The final stage involves aggregating the page-rank values received by each author from each of their publications respectively, to come up with a single page-rank summation value for each author node in the collaboration network, as shown in Eq (5). For simplicity, henceforth we will call this the ‘pValue’ Ωs of each scientist s, with the understanding that it is not computed by running pagerank on collaboration networks, but rather by running pagerank on citation networks and computing a weighted sum, as described above, for each author. Like the page-rank value in citation networks, this is also a decimal value. Therefore, for intuitive interpretation, we then calculate a percentile ranking based on the ‘pValue’ Ω of each scientist. It is this percentile score that is named the ‘pagerank-index’ π of a scientist, as shown in Eq (6). Hence the pagerank-index will not only be a measure of a researchers’ scientific output, but it also will tell where exactly a researcher stands among his peers in a particular scholarly database/field. (5) (6)
If the citation network we used is for a specific field, then the derived pagerank-index would be valid for that specific field. Therefore a researcher can have multiple π values, and some of these can be more ‘generic’ than the others, including a pagerank-index is computed over the whole scientific community (like the h-index is). However, in practise this ‘overall’ pagerank-index would be limited by the outreach of the specific database. Yet, this is also the case for existing measures such as h-index. For instance, a researcher who works in Machine Learning can have a pagerank-index for machine learning, a pagerank-index for artificial intelligence, a pagerank-index for computer science and an ‘overall’ pagerank-index in the scientific community. This multiplicity makes it easier for pagerank-index to be used to compare researchers. For example, it is well known that it is more difficult to be cited in some fields compared to others, and researchers from these fields complain that they as a result get lower h-indices. However, if a field-wise comparison is made using pagerank-index, leading lights in each field would have high pagerank-index, while pagerank-index can also be used generically. Thus pagerank-index gives flexibility in usage and we consider this to be an important advantage of pagerank-index over existing measures.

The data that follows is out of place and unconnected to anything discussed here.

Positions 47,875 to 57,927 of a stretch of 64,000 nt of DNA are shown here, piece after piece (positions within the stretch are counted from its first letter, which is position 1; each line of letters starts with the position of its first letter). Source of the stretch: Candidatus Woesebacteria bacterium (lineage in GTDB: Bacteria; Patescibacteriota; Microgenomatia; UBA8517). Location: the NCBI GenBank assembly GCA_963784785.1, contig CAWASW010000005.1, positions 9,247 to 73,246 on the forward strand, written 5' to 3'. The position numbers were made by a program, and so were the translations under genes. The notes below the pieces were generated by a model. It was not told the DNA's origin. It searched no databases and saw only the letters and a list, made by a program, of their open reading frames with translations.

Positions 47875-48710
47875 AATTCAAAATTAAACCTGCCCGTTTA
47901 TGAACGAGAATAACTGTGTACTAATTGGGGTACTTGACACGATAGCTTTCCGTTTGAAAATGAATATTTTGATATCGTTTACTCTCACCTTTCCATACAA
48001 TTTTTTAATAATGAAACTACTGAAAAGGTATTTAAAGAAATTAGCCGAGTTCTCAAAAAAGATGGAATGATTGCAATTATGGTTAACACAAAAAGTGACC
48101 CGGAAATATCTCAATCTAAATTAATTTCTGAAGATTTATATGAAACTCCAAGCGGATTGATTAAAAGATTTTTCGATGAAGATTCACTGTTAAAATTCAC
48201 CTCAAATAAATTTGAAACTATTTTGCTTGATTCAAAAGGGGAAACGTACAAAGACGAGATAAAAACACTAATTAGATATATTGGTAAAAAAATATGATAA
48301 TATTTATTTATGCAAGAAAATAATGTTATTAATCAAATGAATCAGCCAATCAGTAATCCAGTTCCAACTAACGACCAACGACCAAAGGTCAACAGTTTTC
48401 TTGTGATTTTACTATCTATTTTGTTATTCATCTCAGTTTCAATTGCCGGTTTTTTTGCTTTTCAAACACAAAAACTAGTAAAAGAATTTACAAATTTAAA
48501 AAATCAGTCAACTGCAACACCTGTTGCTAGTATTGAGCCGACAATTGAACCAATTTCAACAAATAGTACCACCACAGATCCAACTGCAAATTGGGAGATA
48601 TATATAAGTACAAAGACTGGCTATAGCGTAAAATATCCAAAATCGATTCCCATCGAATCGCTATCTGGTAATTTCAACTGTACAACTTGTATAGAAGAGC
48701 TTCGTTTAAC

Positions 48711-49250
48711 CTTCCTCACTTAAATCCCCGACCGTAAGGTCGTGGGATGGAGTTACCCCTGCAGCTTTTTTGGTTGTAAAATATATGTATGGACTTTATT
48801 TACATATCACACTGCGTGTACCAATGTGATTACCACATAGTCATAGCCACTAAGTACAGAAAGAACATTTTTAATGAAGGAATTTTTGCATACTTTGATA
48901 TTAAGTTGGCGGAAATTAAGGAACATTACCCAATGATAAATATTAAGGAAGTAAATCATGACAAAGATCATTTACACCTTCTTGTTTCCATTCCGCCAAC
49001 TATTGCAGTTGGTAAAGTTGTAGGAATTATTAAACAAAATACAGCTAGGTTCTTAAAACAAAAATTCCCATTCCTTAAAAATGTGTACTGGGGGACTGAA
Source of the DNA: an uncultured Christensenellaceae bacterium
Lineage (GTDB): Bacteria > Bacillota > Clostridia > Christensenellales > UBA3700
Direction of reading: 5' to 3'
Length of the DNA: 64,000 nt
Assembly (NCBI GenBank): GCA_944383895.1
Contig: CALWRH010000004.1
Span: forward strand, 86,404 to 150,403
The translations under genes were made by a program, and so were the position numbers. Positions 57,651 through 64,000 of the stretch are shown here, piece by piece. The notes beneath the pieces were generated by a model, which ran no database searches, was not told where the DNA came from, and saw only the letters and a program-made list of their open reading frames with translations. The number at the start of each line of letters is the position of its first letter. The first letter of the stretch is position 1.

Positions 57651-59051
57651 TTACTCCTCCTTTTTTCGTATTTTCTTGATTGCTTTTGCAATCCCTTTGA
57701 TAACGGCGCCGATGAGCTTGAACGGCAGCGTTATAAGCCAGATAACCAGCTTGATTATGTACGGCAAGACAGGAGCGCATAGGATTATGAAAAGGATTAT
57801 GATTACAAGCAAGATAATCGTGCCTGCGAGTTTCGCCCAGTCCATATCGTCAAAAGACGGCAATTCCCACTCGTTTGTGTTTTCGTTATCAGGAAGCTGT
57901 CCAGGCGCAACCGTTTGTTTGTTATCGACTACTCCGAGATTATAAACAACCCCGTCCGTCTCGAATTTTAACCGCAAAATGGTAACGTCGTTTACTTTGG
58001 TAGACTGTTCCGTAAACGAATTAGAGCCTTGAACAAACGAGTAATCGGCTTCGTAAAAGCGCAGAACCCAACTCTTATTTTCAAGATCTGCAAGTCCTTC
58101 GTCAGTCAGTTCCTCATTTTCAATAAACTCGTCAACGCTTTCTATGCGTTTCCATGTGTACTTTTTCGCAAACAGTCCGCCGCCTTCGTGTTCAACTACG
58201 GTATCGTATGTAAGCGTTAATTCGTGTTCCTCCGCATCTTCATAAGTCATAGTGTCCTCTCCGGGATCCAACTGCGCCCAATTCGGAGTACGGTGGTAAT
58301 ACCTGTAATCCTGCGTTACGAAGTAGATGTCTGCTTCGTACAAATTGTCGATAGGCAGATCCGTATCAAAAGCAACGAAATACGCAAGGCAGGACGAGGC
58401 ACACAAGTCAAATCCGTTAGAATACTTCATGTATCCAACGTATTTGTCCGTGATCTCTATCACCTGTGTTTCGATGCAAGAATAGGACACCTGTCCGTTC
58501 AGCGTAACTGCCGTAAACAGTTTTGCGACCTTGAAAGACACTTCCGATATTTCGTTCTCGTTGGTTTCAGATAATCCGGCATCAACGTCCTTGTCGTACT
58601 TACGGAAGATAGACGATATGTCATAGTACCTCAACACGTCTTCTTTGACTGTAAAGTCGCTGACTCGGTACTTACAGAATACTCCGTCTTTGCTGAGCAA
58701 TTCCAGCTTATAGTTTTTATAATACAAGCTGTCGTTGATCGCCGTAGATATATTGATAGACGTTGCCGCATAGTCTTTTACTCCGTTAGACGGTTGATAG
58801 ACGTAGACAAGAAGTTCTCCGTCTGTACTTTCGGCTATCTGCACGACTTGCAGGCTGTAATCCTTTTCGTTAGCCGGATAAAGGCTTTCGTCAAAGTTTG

It should be noted that ideally, pagerank-index of all authors needs to be recalculated every time a paper is added to the database, since unlike h-index, the addition of a paper might affect any or all authors in terms of pagerank-index. Since this may not be practical, a decision should be made about the periodicity with which pagerank-index is re-computed. For example, the underlying citation network could be updated and page-rank algorithm could be rerun every hour, every day, or every week. This would be a parameter of the system, but in a typically large database, the disadvantage an author may suffer due to pagerank not being run immediately would be minimal and temporary. In any case, compared to the time it often takes for a document to be picked up by a database such as Google scholar after it becomes available in the web, the time it may take for it to influence the pagerank-index will be minimal.
Demonstrating the utility of pagerank-index using synthesized systems of scientists
We have stated that the pagerank-index is ‘fairer’ to the scientists compared to the existing metrics, and that it can help minimise the impact of massaging and potential for questionable practises. In this section we demonstrate this by developing a synthesized system of scientists working in an evolving field, and ‘running experiments’ on this system. This approach is essential since we cannot control, or cast aspersions about, the intentions or behaviour of authors in real world databases. Thus a simulated system is best to test the proposed index. The system simulates the process whereby a group of scientists produce papers in collaboration and this spawns a new field of research. Eventually, this gives rise to a citation network, where papers are nodes and citations are links, as well as a collaboration network where the scientists are the nodes and collaborations (co-authorships) form the links. The former are directed networks, and the latter are undirected. As described below, the evolution process realistically imitates the growth of a research field and corresponding citation and collaboration networks.
We consider three independent ‘case studies’ using this synthesized system. Each case is meant to illustrate a perceived weakness of h-index, and how the pagerank-index is relatively immune to it. In each case or scenario, two ‘groups’ of authors are contrasted based on an inherent publication habit in which they are different. The authors are assumed to be otherwise similar, on average, between the two groups. The intent is to show that while h-index is heavily biased towards one group, the pagerank-index rectifies this imbalance.
In our synthesized system, there are paper objects and author objects. Each of these objects have a number of variables (attributes). These attributes are summarised in S1 Appendix with a short description of each attribute. To minimise technical details, we avoid going into the software design aspects here, except to state that the variable Member is a ‘generic’ attribute, and takes on different names and meanings in each simulation scenario described below. It essentially indicates whether an author/paper belongs to a certain group or the ‘other’ group in that scenario.